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Restaurants risk losing customers who 'vote with their feet' amid inflation

·Reporter, Booking Producer
·3 min read

Increased menu prices and additional fees on receipts like kitchen appreciation, fuel surcharge, or wellness, are the latest efforts by restaurant owners to offset higher food and labor costs. However, these costly checks may also risk the loyalty of returning customers.

In April 2022, menu prices increased by 7.2%, according to the U.S. Bureau of Labor Statistics. That's the largest one-year increase since 1981.

Consumers are "sensitive" to these menu price changes, according to Hudson Riehle, National Restaurant Association SVP of Research. While consumers still view restaurants as "essential" to their daily lifestyle, Riehle warns that "the current economic environment will potentially influence their spending patterns in the months ahead."

With that said, Riehle told Yahoo Finance if customers' last experience "doesn’t meet their expectations, they are likely to vote with their feet" and not return.

"The typical restaurant business model is not set up to deal with this sustained and accelerated cost of food and labor which is putting extraordinary pressure on operators, and indications are these will continue," Riehle said.

Woman in coffee shop paying for a cup of coffee and cake with her mobile phone.
Woman in coffee shop paying for a cup of coffee and cake with her mobile phone.

However, these price hikes and additional fees seem to be the only way to stay afloat for many restaurant operators. The National Restaurant Association calculated that food costs jumped 17.1% from March 2021 to March 2022, while labor costs jumped 15.1%, based on its recent Restaurant Operations Report produced in conjunction with Deloitte.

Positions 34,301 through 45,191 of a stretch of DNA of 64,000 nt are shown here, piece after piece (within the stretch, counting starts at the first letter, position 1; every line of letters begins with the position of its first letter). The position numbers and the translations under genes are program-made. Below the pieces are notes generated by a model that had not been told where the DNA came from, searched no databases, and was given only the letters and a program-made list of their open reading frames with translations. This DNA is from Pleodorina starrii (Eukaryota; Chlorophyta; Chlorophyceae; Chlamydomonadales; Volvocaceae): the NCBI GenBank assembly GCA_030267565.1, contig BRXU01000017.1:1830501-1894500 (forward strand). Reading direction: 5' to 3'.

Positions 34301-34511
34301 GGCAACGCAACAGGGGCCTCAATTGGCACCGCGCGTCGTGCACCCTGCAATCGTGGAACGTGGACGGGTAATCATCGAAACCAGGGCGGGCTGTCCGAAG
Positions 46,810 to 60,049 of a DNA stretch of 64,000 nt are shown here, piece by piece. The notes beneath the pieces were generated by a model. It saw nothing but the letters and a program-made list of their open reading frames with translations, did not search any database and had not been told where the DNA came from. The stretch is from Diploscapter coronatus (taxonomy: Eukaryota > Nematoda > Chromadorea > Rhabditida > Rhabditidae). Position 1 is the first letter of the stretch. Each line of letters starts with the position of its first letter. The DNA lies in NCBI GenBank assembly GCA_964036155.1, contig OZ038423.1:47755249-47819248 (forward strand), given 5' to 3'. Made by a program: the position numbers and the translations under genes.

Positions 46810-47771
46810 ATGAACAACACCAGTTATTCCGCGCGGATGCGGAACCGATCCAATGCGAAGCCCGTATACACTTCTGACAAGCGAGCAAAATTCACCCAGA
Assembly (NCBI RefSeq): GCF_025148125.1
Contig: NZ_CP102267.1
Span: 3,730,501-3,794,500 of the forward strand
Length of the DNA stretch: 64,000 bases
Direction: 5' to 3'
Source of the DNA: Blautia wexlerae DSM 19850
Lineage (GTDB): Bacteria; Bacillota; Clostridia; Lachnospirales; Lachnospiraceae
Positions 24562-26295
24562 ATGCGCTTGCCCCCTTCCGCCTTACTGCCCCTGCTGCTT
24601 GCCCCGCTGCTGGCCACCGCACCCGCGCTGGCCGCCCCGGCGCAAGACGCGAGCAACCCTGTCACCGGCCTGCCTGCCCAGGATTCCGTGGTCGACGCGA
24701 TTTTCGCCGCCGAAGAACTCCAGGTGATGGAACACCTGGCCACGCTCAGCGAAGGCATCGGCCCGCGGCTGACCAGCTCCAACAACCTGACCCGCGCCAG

Despite increasing menu prices, total pre-tax income for a restaurant with annual sales of $900,000 dropped by 75%. This means that as of March 2022, pre-tax income made up 1.2% of those restaurants' total sales compared to 5.0% prior to the COVID-19 outbreak in March of 2020.

Average small business restaurants already run on "very tight margins" of around 3-5 percent pre-tax, according to Riehle. Since the beginning of the COVID-19 outbreak in March 2020, 62% of operators say their restaurant accumulated additional debt. In addition, 57% say their restaurant fell behind on expenses

Riehle says the typical restaurant business model is "not set up to deal with this sustained and accelerated" food and labor costs, which then puts "extraordinary pressure on operators" and "indications are these will continue," Riehle warns.

Currently, the largest line items for restaurant include food, labor and occupancy costs. according to National Restaurant Association. All these combined account for roughly 33 cents of every dollar in sales during "normal times." Additionally, non-controllable costs such as occupancy, utilities, repairs/maintenance, general/administrative and direct operating represent about 29% of sales.

A
A "now hiring" sign is posted in the window of a restaurant in Los Angeles, California on January 28, 2022. (Photo by Frederic J. BROWN / AFP) (Photo by FREDERIC J. BROWN/AFP via Getty Images)

Not all restaurant operators are opting to add in further fees. Natalie Freihon, owner of Strange Bird Hospitality, told Yahoo Finance she adjusts pricing based on costs on a "regular basis," but does not have plans to add any additional fees this year, which she said has presented challenges like she's never faced before.

"We have had to increase our costs though more frequently in the last year than ever before," Freihon shared.

Brooke DiPalma is a producer and reporter for Yahoo Finance. Follow her on Twitter at @BrookeDiPalma or email her at bdipalma@yahoofinance.com.

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